In General Conference of the New Church v Bristol City Council (Localism Act 2011) [2015] UKFTT CR 2014 0013 (GRC) the property in dispute was a church and adjoining land used by the Bristol Society of the New Church, a denomination based on the teachings of Emanuel Swedenborg. The church, which was owned by the General Conference, closed in 2013, by which time it had only three regular members and four other less-regular attenders. Operating costs from 2008-2013 inclusive were some £100,000 and total income only £3-4,500 [8]. The building was also used by the Holy Celtic Church and the City Council used it as a polling station: otherwise, the only user at the time of closure was “Music with Mummy and Jolly Babies” – which at the time of the tribunal hearing had found an alternative venue [7].

The property was nominated as a community asset by a pressure-group, “Protect Redland and Bishopston from Over-Development” (“PROD”), which was particularly concerned that  a purchaser might build on the church grounds [11]. The property was listed in April 2014;  Bristol City Council reviewed the listing at the request of the General Conference but in July 2014 decided to maintain it. The General Conference appealed to the First-tier Tribunal, pursuant to Reg 11 of the Assets of Community Value (England) Regulations 2012.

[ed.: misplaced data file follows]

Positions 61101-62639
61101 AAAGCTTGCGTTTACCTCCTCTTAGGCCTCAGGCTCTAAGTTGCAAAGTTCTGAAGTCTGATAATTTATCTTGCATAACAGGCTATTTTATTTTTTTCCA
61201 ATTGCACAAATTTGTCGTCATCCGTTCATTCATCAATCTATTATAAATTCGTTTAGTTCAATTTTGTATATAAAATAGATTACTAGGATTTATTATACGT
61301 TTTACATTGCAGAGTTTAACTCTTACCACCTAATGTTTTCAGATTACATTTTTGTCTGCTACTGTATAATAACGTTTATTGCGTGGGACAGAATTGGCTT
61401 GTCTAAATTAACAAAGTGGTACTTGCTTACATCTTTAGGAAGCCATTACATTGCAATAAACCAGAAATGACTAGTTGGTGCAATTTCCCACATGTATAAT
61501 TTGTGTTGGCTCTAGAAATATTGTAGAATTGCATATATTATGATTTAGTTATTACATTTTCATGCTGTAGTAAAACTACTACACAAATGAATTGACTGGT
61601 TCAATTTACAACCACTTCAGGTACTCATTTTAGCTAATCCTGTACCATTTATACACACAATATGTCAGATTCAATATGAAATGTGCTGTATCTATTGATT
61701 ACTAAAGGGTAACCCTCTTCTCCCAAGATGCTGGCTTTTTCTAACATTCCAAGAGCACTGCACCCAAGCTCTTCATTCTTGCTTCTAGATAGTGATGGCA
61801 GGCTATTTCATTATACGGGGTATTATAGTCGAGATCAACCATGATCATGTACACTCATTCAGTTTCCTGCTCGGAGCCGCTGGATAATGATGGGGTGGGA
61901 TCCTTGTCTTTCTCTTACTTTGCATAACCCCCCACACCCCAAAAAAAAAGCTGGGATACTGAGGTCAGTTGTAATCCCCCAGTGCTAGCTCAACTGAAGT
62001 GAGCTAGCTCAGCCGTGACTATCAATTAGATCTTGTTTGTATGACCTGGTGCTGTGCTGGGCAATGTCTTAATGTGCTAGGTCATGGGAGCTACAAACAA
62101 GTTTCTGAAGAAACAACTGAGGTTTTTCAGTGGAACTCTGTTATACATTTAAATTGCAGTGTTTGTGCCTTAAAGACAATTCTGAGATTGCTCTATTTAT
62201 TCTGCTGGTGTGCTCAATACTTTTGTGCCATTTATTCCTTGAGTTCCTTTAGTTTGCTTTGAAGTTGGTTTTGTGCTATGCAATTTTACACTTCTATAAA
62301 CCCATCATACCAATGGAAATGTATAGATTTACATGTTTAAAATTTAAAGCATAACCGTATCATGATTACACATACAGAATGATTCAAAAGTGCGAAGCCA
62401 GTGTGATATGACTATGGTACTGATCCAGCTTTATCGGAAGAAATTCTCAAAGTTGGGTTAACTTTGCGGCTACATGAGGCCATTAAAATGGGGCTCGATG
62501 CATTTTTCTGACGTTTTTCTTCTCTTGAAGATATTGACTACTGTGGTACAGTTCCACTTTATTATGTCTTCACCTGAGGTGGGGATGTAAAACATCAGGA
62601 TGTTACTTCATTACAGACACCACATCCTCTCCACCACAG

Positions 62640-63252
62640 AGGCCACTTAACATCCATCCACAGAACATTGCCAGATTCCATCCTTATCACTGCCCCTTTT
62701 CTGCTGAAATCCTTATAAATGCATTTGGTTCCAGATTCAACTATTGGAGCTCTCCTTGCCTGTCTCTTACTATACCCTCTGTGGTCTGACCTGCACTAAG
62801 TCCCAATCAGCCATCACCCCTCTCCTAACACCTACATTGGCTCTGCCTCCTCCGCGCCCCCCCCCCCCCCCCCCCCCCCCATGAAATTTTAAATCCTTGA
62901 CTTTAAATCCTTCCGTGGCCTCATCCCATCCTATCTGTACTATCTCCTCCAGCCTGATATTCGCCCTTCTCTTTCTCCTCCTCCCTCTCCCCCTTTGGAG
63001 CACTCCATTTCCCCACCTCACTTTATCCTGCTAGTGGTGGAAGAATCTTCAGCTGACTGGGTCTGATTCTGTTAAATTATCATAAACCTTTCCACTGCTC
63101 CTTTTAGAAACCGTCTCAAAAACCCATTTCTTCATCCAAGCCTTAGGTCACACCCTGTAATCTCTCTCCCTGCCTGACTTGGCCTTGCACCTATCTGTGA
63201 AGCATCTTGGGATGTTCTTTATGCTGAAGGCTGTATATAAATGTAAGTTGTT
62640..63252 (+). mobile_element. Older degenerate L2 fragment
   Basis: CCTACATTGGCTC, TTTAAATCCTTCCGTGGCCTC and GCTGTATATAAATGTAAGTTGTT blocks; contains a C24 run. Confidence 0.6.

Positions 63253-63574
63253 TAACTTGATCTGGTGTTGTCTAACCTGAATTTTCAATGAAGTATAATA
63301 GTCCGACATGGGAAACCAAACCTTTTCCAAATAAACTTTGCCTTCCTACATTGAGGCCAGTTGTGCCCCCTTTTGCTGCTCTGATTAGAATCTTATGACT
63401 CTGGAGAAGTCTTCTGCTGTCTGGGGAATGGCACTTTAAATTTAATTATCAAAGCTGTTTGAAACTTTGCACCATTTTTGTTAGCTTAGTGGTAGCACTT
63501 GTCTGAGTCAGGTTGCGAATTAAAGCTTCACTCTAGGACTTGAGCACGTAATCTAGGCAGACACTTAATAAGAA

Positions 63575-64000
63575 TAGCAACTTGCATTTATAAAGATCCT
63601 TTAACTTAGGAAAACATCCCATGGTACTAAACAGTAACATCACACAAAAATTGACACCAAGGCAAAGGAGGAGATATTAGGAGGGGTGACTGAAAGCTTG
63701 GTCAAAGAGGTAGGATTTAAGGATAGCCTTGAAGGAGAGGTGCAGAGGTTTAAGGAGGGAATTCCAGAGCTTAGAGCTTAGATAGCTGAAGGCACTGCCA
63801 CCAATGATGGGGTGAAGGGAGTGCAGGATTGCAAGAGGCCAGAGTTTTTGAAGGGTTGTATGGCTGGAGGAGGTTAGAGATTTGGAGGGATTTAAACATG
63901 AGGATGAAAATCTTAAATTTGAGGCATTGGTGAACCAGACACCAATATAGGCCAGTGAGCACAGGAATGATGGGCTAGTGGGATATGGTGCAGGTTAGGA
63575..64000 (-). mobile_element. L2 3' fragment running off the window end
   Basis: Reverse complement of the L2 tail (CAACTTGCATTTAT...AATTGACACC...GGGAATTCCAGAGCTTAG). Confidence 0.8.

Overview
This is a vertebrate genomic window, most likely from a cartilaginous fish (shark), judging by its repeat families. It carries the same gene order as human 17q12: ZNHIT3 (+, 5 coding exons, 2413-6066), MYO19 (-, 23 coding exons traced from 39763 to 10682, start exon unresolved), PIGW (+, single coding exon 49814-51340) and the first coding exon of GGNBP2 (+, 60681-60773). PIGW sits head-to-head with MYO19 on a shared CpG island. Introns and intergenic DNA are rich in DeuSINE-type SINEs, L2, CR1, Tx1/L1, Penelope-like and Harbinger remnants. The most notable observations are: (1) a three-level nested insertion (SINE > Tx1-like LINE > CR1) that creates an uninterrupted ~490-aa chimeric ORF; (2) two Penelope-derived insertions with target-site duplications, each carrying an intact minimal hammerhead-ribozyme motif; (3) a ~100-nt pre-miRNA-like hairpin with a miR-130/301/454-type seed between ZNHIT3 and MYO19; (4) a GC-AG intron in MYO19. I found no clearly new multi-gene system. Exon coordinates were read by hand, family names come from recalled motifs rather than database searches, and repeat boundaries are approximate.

The law

S 88(1) and (2) (Land of community value) Localism Act 2011 provide for listing “a building or other land in a local authority’s area [that] is land of community value” if in the opinion of the authority “an actual current use of the building or other land that is not an ancillary use furthers the social wellbeing or social interests of the local community” and “it is realistic to think that there is a time in the next five years when there could be non-ancillary use of the building or other land that would further (whether or not in the same way as before) the social wellbeing or social interests of the local community” [12].